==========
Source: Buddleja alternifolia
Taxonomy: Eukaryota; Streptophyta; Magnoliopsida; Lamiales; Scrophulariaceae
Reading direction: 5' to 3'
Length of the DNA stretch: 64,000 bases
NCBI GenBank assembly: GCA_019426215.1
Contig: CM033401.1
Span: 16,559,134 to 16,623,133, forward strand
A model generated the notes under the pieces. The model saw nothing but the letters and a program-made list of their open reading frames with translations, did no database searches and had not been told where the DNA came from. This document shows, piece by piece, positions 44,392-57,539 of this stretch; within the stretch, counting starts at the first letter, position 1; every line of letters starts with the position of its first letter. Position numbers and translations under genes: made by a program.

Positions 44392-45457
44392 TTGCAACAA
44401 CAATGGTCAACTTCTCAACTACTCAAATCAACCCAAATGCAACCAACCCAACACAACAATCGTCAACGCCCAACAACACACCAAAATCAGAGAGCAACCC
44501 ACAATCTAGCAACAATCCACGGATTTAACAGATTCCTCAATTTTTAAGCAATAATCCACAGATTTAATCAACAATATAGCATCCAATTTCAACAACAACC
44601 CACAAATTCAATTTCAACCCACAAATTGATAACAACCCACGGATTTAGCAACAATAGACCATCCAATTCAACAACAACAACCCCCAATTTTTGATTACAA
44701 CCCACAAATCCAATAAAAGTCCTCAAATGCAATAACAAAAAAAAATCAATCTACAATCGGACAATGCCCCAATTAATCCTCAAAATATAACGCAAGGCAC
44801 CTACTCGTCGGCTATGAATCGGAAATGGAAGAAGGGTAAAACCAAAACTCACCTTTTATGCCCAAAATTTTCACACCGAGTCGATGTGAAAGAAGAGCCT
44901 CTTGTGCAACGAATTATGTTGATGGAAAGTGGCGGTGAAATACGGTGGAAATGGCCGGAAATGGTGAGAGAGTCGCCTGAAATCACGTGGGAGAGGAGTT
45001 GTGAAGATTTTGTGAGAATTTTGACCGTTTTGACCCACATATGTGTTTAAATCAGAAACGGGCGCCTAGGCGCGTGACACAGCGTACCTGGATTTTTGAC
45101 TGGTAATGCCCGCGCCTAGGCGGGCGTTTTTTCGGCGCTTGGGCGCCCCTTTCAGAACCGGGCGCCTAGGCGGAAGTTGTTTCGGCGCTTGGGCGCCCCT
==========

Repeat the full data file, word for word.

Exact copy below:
Source: Buddleja alternifolia
Taxonomy: Eukaryota; Streptophyta; Magnoliopsida; Lamiales; Scrophulariaceae
Reading direction: 5' to 3'
Length of the DNA stretch: 64,000 bases
NCBI GenBank assembly: GCA_019426215.1
Contig: CM033401.1
Span: 16,559,134 to 16,623,133, forward strand
A model generated the notes under the pieces. The model saw nothing but the letters and a program-made list of their open reading frames with translations, did no database searches and had not been told where the DNA came from. This document shows, piece by piece, positions 44,392-57,539 of this stretch; within the stretch, counting starts at the first letter, position 1; every line of letters starts with the position of its first letter. Position numbers and translations under genes: made by a program.

Positions 44392-45457
44392 TTGCAACAA
44401 CAATGGTCAACTTCTCAACTACTCAAATCAACCCAAATGCAACCAACCCAACACAACAATCGTCAACGCCCAACAACACACCAAAATCAGAGAGCAACCC
44501 ACAATCTAGCAACAATCCACGGATTTAACAGATTCCTCAATTTTTAAGCAATAATCCACAGATTTAATCAACAATATAGCATCCAATTTCAACAACAACC
44601 CACAAATTCAATTTCAACCCACAAATTGATAACAACCCACGGATTTAGCAACAATAGACCATCCAATTCAACAACAACAACCCCCAATTTTTGATTACAA
44701 CCCACAAATCCAATAAAAGTCCTCAAATGCAATAACAAAAAAAAATCAATCTACAATCGGACAATGCCCCAATTAATCCTCAAAATATAACGCAAGGCAC
44801 CTACTCGTCGGCTATGAATCGGAAATGGAAGAAGGGTAAAACCAAAACTCACCTTTTATGCCCAAAATTTTCACACCGAGTCGATGTGAAAGAAGAGCCT
44901 CTTGTGCAACGAATTATGTTGATGGAAAGTGGCGGTGAAATACGGTGGAAATGGCCGGAAATGGTGAGAGAGTCGCCTGAAATCACGTGGGAGAGGAGTT
45001 GTGAAGATTTTGTGAGAATTTTGACCGTTTTGACCCACATATGTGTTTAAATCAGAAACGGGCGCCTAGGCGCGTGACACAGCGTACCTGGATTTTTGAC
45101 TGGTAATGCCCGCGCCTAGGCGGGCGTTTTTTCGGCGCTTGGGCGCCCCTTTCAGAACCGGGCGCCTAGGCGGAAGTTGTTTCGGCGCTTGGGCGCCCCT